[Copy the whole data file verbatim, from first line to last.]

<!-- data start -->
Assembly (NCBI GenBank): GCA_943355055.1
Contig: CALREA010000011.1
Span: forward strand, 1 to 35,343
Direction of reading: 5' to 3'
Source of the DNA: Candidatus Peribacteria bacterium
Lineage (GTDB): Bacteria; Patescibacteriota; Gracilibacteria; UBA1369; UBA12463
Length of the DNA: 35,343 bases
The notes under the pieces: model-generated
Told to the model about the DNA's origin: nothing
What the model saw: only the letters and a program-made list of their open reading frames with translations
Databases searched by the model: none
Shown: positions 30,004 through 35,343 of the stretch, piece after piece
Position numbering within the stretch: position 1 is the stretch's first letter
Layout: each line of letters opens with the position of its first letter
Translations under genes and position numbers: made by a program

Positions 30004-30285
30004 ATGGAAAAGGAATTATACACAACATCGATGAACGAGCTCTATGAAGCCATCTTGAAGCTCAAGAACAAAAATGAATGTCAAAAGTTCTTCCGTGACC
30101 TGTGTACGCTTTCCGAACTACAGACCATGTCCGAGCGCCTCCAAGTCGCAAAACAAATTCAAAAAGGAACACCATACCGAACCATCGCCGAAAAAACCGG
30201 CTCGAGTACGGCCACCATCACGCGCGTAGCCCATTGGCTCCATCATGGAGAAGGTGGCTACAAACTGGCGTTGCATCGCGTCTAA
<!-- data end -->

Assembly (NCBI GenBank): GCA_943355055.1
Contig: CALREA010000011.1
Span: forward strand, 1 to 35,343
Direction of reading: 5' to 3'
Source of the DNA: Candidatus Peribacteria bacterium
Lineage (GTDB): Bacteria; Patescibacteriota; Gracilibacteria; UBA1369; UBA12463
Length of the DNA: 35,343 bases
The notes under the pieces: model-generated
Told to the model about the DNA's origin: nothing
What the model saw: only the letters and a program-made list of their open reading frames with translations
Databases searched by the model: none
Shown: positions 30,004 through 35,343 of the stretch, piece after piece
Position numbering within the stretch: position 1 is the stretch's first letter
Layout: each line of letters opens with the position of its first letter
Translations under genes and position numbers: made by a program

Positions 30004-30285
30004 ATGGAAAAGGAATTATACACAACATCGATGAACGAGCTCTATGAAGCCATCTTGAAGCTCAAGAACAAAAATGAATGTCAAAAGTTCTTCCGTGACC
30101 TGTGTACGCTTTCCGAACTACAGACCATGTCCGAGCGCCTCCAAGTCGCAAAACAAATTCAAAAAGGAACACCATACCGAACCATCGCCGAAAAAACCGG
30201 CTCGAGTACGGCCACCATCACGCGCGTAGCCCATTGGCTCCATCATGGAGAAGGTGGCTACAAACTGGCGTTGCATCGCGTCTAA